The revolution will not be televised.
If the filmmakers behind the documentary With Glowing Hearts are to be believed, however, the revolution will be tweeted, blogged and livestreamed.
It’s this social media revolution that is the inspiration fir director Andrew Lavigne’s and producer Jon Ornoy’s film, which carries the subtitle A Vancouver 2010 Social Media Story.
Their movie centres on last year’s Olympic Winter Olympics and, in particular, the thousands of accredited journalists that descended upon the city to document the events. Amongst those traversing our city toting cameras, recorders, notepads and press accreditation were a contingent of citizen journalists intent on documenting the Games’ impact on the Downtown Eastside their community.
Outside of the garish medal haul by Canadian athletes, the games were perhaps most notable for the alternative media centres and accreditations that were created, catering specifically to independent media, citizen journalists, bloggers and other people who seek to report and document the Games on their terms.
W2 executive director Irwin Oostindie is one of the central figures in With Glowing Hearts.
At the centre of it all was True North Media House, a virtual media accreditation organization that sought to aggregate content from bloggers and citizen journalists documenting their experiences, and W2 Culture + Media House, billed as the first and likely last independent social media centre during an Olympics.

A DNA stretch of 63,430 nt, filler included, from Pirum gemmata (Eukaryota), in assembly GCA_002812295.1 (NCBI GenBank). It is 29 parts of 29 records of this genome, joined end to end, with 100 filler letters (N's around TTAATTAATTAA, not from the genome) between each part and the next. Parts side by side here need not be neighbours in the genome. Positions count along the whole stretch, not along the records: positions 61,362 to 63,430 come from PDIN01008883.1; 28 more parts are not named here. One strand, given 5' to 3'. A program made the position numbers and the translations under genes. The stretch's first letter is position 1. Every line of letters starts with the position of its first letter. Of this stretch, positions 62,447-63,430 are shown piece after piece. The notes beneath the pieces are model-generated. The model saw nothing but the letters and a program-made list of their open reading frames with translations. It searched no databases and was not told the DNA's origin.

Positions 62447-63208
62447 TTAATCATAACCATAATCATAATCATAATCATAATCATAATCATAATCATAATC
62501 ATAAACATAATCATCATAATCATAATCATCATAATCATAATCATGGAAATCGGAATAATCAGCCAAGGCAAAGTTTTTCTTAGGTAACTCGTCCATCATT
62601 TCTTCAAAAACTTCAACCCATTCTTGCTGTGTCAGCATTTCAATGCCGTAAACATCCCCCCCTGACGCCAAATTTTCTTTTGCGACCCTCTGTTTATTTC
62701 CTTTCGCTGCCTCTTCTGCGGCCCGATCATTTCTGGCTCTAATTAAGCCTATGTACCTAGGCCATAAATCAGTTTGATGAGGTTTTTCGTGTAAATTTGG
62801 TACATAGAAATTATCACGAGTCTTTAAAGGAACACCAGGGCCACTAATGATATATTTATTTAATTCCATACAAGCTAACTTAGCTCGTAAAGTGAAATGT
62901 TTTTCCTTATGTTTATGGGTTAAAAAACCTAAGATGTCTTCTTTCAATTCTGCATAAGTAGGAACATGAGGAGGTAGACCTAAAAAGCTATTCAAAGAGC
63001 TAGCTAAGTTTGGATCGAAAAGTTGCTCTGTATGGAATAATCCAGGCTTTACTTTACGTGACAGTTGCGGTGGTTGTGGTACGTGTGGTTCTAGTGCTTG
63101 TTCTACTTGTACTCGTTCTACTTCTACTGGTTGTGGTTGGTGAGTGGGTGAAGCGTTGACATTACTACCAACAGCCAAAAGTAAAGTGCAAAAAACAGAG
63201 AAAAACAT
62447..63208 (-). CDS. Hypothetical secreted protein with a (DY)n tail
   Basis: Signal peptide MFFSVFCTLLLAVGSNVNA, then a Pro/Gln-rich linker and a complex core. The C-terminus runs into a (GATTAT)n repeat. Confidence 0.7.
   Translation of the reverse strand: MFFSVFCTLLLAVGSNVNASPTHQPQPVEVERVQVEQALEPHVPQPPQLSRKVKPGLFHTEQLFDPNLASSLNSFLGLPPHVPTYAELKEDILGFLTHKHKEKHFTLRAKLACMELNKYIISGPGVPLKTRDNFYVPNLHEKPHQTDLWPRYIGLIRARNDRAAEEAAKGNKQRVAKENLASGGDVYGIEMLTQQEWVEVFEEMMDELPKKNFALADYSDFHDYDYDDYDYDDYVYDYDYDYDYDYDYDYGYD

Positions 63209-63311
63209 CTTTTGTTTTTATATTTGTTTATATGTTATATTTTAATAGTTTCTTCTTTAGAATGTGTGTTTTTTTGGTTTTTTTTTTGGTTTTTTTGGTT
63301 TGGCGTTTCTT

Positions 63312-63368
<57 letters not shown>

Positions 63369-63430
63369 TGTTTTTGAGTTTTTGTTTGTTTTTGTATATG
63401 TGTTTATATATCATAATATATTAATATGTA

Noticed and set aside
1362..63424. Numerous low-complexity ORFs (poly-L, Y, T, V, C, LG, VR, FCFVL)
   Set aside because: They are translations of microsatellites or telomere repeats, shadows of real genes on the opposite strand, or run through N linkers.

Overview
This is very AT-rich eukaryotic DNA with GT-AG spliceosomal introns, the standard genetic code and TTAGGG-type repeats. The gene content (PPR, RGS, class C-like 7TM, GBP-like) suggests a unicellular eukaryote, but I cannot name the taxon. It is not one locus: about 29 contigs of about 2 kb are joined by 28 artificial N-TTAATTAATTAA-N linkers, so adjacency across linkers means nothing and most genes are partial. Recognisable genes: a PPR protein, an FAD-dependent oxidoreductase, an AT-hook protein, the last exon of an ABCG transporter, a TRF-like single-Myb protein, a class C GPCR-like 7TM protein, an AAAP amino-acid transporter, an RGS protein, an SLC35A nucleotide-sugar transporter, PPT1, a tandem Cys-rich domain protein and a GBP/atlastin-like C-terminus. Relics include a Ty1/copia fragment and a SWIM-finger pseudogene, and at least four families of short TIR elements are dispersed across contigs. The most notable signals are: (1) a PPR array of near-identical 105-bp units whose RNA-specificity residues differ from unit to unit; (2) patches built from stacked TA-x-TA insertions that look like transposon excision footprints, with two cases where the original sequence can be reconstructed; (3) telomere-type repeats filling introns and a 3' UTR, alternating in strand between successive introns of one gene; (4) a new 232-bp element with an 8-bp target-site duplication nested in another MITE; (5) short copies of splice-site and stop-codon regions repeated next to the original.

With Glowing Hearts follows the organizers, journalists, photographers and videographers behind this inspiring movement (including Megaphone vendor Garvin Snider), one that created a new sense of community and empowerment amongst those who embraced it. It’s dizzying at times to consider the various technological tools embraced to tell and disseminate the myriad stories.
The filmmakers are currently touring the film across Canada -including Vancouver on Saturday, September 24-hosting a series of “unconferences” where they invite the public to participate in a mediated discussion about how citizens can better use social media and citizen journalism to strengthen their communities.
In the words of the filmmakers, “History has shown that poor and marginalized communities stand to gain the most from leaps forward in the democratization of information.”
With Glowing Hearts: A Vancouver 2010 Social Media Story shows at SFU Woodwards Goldcorp Centre for the Arts on Saturday, September 24. Tickets are $20 and available at WGHtheMovie.ca.
Megaphone is giving away two pairs of tickets to the show. Enter your chance to win by emailing firstname.lastname@example.org.